Organizational changes commonly refer to determined efforts by organizations to streamline their operations or they can be related to the course of action in unavoidable circumstances; whichever case may be, it comes with its own set up of roadblocks that we must navigate around for success.

    Let’s look at some challenges that companies commonly face when managing a change that may come in useful when you hit a roadblock.

    Managing multiple teams

    A single team may not be enough to carry out all the tasks required during the change management process. So, multiple teams with different responsibilities will need to work together in order for things to go smoothly.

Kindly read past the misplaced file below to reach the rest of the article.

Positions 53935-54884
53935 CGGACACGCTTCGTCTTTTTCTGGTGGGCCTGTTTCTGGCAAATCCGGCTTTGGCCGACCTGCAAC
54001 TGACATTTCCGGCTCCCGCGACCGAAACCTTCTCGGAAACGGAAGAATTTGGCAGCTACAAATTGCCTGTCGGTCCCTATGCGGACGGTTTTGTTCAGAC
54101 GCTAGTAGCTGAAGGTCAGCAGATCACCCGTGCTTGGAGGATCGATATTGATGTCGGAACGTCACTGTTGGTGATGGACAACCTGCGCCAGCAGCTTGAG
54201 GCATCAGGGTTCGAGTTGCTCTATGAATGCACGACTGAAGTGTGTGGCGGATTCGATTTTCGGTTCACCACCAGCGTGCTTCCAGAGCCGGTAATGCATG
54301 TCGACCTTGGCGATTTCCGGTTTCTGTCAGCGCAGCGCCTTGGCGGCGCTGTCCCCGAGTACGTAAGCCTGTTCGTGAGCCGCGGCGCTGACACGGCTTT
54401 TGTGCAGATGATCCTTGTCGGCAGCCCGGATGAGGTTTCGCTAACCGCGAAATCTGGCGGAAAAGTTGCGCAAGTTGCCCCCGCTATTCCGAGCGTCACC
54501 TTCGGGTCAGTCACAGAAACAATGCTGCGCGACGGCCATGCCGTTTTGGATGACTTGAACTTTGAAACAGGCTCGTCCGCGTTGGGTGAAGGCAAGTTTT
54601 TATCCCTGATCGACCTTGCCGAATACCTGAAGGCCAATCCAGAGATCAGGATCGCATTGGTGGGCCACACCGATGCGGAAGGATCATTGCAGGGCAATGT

But, managing multiple teams can be very challenging.

    To make sure everything runs smoothly and nobody falls through the cracks, create standard operating procedures (SOPs) and use effective change management tools like checklists and project timelines so each person knows exactly what needs to be done when the time comes for them to do it - no matter how small a part they play!

    Managing rising changes in multiple areas

    A change in one aspect of your organization may have an impact on the others, resulting in a whole slew of other problems to handle. You might well find yourself going in circles if you aren't careful enough.

    To prevent problems in different areas, your change management process must be thorough and consistent at all levels within the organization.

    To do so effectively,  you'll need an all-encompassing workflow system that allows everyone involved in the change process to have access to project reports, current tasks, and conversations.